lk401 keyboard protocol?

From: Fred Cisin <>
Date: Sun Feb 22 20:30:42 2004

On Sun, 22 Feb 2004, Michael Sokolov wrote:
> Well, OK, I would argue that the keyboard of a 19th century typewriter is still
> an ASCII entry device. Any time you produce letter 'A', even if you handwrite

HARRUMPH! Young punks.
Never heard of Hollerith?

The early user interfaces were all point and grunt.
Then they developed icons (and built pyramids).
Later on, they went to phoneme based character sets in
most of the world, with a few exceptions, such as Kanji.
It was only thirty years ago that they switched from EBCDIC, etc.
And twenty years ago that they did a really great job
of going back to sub-literate point and grunt computing.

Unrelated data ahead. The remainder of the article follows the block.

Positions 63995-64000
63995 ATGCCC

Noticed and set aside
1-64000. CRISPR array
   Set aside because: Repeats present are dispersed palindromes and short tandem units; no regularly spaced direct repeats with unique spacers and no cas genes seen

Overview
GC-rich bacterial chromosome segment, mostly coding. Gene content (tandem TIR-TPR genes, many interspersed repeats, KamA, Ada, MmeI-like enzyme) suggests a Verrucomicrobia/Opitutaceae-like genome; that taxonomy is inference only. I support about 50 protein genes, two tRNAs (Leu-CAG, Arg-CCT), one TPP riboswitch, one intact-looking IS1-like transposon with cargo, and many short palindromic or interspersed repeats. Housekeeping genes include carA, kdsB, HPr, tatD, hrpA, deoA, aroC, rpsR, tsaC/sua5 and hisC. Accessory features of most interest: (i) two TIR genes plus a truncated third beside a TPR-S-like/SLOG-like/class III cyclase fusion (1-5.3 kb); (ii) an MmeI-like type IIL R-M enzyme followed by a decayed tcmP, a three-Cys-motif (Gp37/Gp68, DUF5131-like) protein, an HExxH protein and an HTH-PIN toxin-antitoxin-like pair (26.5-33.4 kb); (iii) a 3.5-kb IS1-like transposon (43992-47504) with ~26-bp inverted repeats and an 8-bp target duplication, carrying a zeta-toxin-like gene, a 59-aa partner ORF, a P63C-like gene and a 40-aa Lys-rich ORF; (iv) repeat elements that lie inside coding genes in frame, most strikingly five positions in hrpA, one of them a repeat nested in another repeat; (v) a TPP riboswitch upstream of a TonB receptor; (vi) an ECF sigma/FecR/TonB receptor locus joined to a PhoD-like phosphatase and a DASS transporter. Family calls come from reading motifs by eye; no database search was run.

(remember, "Hey! We were watching that!")

ASCII is an imperceptible ethnocentric blip in history.
Although ASCII had an impressive rate of acceptance,
its longevity does not compare even with Hollerith,
EBCDIC, Murray, or Baudot.
UNICODE is NOT the answer; but it is at least an
acknowledgement of the existence of the problem.

On Sun, 22 Feb 2004, John Lawson wrote:
> Are you smoking/sniffing/drinking/huffing any of a variety of
> Substances that may (or may not) have sufficient psychological and
> psychotropic manifestations that would permit you to deliver the several
> screeds that you have vouschafed unto us???

Received on Sun Feb 22 2004 - 20:30:42 GMT

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